When you love someone living with depression you expect bad days, hard days, really bad days and OK days. I assumed this was just another bad day.
But this day would be a really, really bad day.
As I drove up our street I could see there was a note taped to our screen door and at that moment I knew my life would never be the same.
Marlin, I’ve taken my own life.

I don’t want you to find me.

I love you.

Gary

And with that the world turned upside down.

Molly was our pastor and Gary knew I would need her by my side to face what had happened.

I called 9-1-1 as he’d instructed me and the police came to the house, they went upstairs to our bedroom and confirmed Gary was dead.

At that moment I made the decision I was not going to hide how my beloved had died. While he died by suicide he also died from depression.
You see Gary was vocal about his disease and would tell anyone who asked how he’d been fighting depression for years. He made sure they understood it was an illness just as serious, real and unwanted as cancer, a heart attack or diabetes. It was not his fault and he did everything he was told to do to fight the disease. Anyone living with depression or loving someone living with depression recognizes this list: Medications, therapy, ECT, vitamins, yoga, exercise, DBT, meditation, good sleep hygiene — the list goes on and on.
Sometimes after trying a new medication or therapy there would be a day or two of a change in his mood or outlook, but eventually he’d quietly break the news to me it wasn’t working.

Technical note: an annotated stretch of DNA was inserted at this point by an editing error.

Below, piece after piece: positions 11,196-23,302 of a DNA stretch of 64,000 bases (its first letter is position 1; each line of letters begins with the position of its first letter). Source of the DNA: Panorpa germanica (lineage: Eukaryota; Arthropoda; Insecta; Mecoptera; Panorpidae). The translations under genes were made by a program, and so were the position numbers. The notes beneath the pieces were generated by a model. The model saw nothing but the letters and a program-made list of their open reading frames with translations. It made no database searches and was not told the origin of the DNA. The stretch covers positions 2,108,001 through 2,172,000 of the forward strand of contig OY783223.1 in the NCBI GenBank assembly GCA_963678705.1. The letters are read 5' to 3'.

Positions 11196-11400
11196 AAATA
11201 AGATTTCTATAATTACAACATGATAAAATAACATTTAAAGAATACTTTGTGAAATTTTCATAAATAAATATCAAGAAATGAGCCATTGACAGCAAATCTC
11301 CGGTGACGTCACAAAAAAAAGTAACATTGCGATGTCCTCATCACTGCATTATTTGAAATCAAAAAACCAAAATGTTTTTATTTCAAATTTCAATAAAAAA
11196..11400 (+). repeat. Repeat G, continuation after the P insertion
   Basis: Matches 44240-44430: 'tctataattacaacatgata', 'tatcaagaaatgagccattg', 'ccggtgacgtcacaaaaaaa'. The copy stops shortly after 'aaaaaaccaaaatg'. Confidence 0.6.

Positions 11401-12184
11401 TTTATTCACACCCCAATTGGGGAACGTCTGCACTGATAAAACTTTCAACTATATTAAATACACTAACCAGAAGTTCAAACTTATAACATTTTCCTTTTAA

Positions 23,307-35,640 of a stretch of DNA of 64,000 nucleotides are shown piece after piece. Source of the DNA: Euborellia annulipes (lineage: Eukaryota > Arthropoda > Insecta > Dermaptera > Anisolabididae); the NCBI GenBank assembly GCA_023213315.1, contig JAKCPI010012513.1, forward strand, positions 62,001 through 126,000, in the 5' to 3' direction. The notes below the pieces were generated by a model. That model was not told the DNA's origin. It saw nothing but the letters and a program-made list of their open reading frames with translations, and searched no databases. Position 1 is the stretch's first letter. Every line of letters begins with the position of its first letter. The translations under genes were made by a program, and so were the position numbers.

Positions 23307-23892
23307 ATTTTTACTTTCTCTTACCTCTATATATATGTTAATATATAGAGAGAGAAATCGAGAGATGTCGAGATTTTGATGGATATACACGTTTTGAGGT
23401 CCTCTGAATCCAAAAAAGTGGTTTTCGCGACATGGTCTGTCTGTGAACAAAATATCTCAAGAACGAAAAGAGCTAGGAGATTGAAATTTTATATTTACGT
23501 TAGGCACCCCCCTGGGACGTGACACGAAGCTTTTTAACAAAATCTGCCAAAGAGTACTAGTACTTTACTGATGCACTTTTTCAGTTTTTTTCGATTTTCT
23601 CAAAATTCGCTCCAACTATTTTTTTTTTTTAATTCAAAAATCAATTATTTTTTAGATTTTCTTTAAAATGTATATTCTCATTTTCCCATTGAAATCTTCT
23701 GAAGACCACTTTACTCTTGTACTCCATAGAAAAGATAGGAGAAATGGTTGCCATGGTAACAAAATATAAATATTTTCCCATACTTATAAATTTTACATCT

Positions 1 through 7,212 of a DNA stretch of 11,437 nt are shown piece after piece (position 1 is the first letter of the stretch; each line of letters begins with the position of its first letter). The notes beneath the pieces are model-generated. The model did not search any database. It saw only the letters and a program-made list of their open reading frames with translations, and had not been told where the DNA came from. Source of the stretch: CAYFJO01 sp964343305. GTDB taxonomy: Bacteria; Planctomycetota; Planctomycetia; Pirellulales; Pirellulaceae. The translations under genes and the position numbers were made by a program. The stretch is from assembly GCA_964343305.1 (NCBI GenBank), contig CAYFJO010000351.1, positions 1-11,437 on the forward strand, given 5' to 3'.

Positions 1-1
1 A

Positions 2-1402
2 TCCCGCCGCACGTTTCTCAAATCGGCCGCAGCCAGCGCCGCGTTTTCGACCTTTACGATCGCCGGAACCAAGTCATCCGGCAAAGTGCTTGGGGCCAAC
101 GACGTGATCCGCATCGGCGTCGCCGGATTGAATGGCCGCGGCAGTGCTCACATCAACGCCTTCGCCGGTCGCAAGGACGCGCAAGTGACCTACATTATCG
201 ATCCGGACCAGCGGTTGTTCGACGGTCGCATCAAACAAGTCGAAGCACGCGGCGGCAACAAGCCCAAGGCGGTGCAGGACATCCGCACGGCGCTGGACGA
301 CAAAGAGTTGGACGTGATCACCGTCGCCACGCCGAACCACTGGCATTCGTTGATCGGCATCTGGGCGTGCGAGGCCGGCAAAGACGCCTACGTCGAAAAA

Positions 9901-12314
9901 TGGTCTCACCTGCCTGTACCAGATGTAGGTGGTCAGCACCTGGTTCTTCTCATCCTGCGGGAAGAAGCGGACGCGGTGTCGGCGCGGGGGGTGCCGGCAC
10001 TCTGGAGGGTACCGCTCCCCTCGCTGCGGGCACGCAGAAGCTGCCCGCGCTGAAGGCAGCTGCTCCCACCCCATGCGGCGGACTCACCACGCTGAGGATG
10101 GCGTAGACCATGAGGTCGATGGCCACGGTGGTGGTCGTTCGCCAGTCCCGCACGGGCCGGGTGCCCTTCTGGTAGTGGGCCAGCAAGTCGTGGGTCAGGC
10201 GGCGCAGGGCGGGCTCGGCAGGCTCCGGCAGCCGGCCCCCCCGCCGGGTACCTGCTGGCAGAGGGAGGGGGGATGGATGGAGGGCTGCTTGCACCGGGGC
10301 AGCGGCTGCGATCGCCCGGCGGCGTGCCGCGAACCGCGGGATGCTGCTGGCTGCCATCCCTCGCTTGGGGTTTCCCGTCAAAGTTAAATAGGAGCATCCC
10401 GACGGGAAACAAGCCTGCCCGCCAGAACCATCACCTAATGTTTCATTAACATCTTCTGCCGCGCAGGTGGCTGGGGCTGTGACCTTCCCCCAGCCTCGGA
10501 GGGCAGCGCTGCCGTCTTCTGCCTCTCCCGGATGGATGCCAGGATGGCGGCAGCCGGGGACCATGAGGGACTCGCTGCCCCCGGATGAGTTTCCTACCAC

Often with tears in his eyes he’d say, “Honey the blackness is back… I’m so sorry” like it was his fault the depression wasn’t lifting.   
That’s part of the problem with the disease of depression.  
For those who are suffering from it, there is always a tinge of self-blame.   
That self-blame is kind of built in to our societal views of mental illness — in the back of most of our minds there is a belief the patient suffering must somehow be responsible for their own depression.
But as someone who cared for, lived with and eventually lost someone I love to this disease, I can say without any doubt that if Gary could have simply changed his outlook, pulled himself up by his bootstraps, counted his blessings or any of the other platitudes often thrown at those suffering from depression he would have done it.
In fact he did do all of those things and more.   
But the disease, just like the worst cancer, was stronger than any medicine, any therapy or any walk in the sunshine.   
His doctor came to the funeral where he hugged me and with his voice breaking said, “I’ve never had a patient that wanted to get better more than Gary did, I’m so sorry I wasn’t able to help him get over this disease.”
We need more research money, we need much more knowledge of the brain, mental illness and how best to treat it.  
We have to start treating mental illness as the public health crisis that it is; a disease just as lethal as heart failure, cancer, opioid addiction and obesity. We need to make changes in insurance reimbursement policies for mental illness.
We have to smash the stigma of depression and place the disease exactly where it belongs; one of the most debilitating and deadly that any of us could face at any time.
Gary wasn’t able to stick around one more day to see if it might be different. But today my message to anyone living with depression is just that: “Stick around one more day. This disease tends not to be permanent, there are solutions that can work, you are not a burden to anyone and no one will be better off if you’re dead. Stick around. One more day. Then one more, and keep going. You are loved.”
If you or someone you love is struggling with depression this message is for you – from me and from my sweet husband. 
National Suicide Prevention Lifeline

1-800-273-8255

They can help prevent suicide. The Lifeline provides 24/7, free and confidential support for people in distress, prevention and crisis resources for you or your loved ones, and best practices for professionals.